York Outer Ring Road to be dualled after consent is set to be granted for works to key arterial route

An application for the dualling of the York Outer Ring Road is set to be approved by a City of York Council planning committee.

Plans for improvements to the York Outer Ring Road, including its dualling, were revised following an initial application in 2022 and are now recommended for approval by council officers.

The plans also include improvements to roundabouts, provision of a 5.1km shared-use cycle and pedestrian route, signalised crossing facilities for active travel users, two overbridges and six underpasses for pedestrians and cyclists.

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It includes ancillary development including sustainable drainage measures, flood compensatory storage areas, woodland planting and landscaping, habitat creation, noise barriers, revised field accesses, associated infrastructure and earthworks as well.

Road signs near the Hopgrove Roundabout, YorkRoad signs near the Hopgrove Roundabout, York
Road signs near the Hopgrove Roundabout, York

Keane Duncan, Conservative mayoral candidate, said: “Dualling the ring road is absolutely essential.

“We must end York’s daily traffic misery by finally delivering this long overdue infrastructure upgrade.

“I fully support this project and hope it can secure approval at long last.”

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David Skaith, Labour’s candidate, said: “It’s important we have a complete and joined up plan for transport in York and the wider region.

“The council inherited the initial plan for the dualling scheme from the previous Liberal Democrat Green coalition.

“What is vital now is how we develop on this initial scheme and become far more ambitious in how we reduce overall car journeys by improving the bus network, investigate the potential for light rail and invest in cycling infrastructure which I will do if elected Mayor in May.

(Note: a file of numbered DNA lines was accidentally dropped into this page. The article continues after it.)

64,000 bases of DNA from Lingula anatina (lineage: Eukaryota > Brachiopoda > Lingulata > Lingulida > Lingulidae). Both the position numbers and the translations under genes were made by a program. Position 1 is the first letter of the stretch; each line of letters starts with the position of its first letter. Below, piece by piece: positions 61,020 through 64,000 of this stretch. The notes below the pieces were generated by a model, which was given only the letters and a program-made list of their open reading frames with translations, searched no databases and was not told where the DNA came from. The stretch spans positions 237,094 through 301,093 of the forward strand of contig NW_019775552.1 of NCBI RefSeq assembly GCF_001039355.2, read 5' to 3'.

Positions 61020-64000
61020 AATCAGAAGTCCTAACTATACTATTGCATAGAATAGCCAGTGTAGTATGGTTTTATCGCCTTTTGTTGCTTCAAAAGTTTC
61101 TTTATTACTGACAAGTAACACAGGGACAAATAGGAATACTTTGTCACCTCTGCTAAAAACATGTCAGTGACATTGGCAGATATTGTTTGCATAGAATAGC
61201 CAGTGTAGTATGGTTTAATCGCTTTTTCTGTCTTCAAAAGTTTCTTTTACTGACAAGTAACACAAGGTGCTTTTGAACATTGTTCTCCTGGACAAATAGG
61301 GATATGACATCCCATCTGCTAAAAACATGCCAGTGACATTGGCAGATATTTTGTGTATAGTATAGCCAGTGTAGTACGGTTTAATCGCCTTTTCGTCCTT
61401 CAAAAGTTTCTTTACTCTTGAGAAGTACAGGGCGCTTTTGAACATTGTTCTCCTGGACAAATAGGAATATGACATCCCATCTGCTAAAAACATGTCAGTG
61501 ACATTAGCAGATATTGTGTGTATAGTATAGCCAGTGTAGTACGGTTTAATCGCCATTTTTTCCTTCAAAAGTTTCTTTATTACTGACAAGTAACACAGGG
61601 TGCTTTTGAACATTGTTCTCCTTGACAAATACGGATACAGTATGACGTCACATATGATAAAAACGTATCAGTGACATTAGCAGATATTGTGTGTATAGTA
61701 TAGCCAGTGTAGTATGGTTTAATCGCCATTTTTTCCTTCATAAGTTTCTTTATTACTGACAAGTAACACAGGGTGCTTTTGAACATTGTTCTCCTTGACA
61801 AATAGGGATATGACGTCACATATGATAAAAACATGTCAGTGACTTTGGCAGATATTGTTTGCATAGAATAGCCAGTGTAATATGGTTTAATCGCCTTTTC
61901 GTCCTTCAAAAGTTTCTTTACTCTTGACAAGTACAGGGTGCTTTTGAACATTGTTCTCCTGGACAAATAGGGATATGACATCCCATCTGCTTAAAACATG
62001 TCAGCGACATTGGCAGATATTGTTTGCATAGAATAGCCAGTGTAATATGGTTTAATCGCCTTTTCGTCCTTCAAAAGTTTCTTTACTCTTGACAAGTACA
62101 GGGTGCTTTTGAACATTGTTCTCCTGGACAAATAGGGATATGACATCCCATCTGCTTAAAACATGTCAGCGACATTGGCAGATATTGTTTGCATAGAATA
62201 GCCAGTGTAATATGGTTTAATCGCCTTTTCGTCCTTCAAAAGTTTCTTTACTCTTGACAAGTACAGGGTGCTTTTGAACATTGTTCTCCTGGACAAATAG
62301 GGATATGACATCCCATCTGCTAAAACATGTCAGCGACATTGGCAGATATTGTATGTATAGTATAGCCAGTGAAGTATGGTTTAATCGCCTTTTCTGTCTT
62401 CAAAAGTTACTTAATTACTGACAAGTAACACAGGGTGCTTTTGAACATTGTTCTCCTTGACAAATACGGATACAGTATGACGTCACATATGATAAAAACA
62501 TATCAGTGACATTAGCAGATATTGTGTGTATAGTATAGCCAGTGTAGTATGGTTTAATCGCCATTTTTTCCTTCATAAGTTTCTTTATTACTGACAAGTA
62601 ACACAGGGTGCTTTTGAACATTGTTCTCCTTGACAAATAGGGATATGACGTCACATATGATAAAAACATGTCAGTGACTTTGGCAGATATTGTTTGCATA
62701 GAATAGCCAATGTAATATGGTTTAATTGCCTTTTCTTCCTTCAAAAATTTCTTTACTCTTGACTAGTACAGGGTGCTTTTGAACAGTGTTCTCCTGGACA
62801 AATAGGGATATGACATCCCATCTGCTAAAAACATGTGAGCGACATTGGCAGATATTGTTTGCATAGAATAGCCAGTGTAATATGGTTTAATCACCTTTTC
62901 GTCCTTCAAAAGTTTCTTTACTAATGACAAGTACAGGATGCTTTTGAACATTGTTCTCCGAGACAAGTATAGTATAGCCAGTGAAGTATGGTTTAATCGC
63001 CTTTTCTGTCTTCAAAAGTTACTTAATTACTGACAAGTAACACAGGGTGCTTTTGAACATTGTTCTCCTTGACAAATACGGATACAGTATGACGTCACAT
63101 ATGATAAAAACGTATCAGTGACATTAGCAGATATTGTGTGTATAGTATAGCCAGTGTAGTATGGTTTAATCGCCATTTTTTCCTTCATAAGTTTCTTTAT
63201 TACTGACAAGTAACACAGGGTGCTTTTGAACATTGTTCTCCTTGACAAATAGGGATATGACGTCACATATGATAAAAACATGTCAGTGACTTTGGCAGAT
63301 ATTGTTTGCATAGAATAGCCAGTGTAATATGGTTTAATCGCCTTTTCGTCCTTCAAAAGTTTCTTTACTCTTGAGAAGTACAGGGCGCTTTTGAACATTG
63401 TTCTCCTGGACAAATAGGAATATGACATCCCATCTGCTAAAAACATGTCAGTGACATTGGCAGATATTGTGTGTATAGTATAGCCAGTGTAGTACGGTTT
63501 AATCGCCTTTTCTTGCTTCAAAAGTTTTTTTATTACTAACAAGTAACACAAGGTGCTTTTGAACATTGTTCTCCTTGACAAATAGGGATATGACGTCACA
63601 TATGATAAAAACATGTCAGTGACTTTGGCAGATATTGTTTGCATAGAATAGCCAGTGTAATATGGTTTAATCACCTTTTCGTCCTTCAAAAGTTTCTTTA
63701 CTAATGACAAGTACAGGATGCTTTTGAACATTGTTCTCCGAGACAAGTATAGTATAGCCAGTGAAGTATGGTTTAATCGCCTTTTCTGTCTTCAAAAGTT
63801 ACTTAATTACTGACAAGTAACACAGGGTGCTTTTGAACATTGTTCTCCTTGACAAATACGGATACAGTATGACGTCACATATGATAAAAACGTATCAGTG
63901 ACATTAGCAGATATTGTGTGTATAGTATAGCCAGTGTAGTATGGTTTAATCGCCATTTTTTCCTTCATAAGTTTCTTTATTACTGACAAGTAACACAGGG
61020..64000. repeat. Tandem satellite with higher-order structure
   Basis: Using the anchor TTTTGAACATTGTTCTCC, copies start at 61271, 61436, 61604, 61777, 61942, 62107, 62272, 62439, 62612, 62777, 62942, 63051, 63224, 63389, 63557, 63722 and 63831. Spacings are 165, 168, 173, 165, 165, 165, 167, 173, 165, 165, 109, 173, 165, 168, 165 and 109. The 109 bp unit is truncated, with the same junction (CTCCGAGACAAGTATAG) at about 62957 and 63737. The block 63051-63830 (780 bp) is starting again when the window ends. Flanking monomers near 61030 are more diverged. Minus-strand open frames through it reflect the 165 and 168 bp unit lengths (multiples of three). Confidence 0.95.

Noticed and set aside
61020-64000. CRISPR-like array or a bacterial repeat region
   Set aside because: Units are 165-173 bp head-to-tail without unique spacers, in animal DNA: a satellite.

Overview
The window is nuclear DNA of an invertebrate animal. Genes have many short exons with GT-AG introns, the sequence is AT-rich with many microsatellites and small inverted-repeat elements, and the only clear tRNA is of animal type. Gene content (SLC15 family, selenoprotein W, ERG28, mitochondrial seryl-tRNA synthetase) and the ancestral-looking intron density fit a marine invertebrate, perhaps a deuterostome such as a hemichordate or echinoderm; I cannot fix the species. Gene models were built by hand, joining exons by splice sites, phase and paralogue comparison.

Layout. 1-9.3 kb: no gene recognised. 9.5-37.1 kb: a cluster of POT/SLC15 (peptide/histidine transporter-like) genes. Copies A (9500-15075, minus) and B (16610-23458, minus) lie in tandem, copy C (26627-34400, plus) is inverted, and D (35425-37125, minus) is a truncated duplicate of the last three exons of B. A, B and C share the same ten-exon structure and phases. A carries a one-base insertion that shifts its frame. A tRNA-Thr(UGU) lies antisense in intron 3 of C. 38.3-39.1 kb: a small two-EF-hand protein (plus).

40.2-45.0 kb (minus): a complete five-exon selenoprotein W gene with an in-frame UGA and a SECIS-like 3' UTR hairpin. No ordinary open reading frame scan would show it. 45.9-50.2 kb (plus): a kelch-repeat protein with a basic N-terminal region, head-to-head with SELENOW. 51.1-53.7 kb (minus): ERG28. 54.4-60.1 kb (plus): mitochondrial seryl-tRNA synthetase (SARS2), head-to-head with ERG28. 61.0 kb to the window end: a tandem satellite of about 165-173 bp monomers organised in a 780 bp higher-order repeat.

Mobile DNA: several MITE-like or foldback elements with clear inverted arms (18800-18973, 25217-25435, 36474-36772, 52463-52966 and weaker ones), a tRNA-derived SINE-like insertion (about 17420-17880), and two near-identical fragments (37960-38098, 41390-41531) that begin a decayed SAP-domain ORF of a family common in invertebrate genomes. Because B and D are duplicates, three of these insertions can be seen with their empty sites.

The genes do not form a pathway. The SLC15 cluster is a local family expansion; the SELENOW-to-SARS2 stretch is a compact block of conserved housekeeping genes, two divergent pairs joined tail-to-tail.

“Congestion in York has been an issue for years, and with the increase in housing being built, this will only get worse.

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“We must give people viable options to still be able to move around York but without always needing to rely on a car.

“Developing the ring road will play a key role in taking vehicles out of the city centre and allowing for more space for people.”

The south-eastern section of the YORR is part of the A64 and the north-western section is the A1237.

The upgrading will focus on the A1237 as this has been identified as the scheme most likely to reduce congestion. The council confirmed that dualling stretches of the A1237 to the west of the city, including the crossings over the River Ouse and East Coast Main Line, would be ‘prohibitively expensive’ because of the requirement to build new bridges. Full dualling in future has not been ruled out.

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The A64 section, east of Hopgrove, is managed by National Highways rather than the council, as it is a trunk road, so does not form part of the current scheme.

In 2021, Kevin Hollinrake, MP for Thirsk and Malton said in Parliament: “The dualling of the A64 was first mooted in The Yorkshire Post in 1905, since when it has been promised and cancelled several times, despite being much needed.

“Its delivery would massively reduce the journey time between York, Malton, Pickering, Scarborough and Filey.”

The scheme has been subject to more delays since Mr Holinrake made this statement to then-transport secretary Grant Shapps.

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In December, major schemes such as the outer ring road dualling and Haxby Station saw £23.1m and £14.9m taken from their annual budgets, leaving them with £1.1m and £157K respectively, but would be returned the following year.

Conservative group leader Coun Chris Steward, reacting to this at the time, said: “Given that the previous Liberal Democrat and Green administration was riddled with infighting about the A1237 dualling, such a significant change in spending from one year to the next will heighten concerns about Labour’s focus on delivering the project.”

But transport executive Coun Kilbane said they had been delayed due to “concerns over the technical detail of the proposal put forward” by the previous Liberal Democrat and Green Party coalition that ruled in York between 2019 and 2023.

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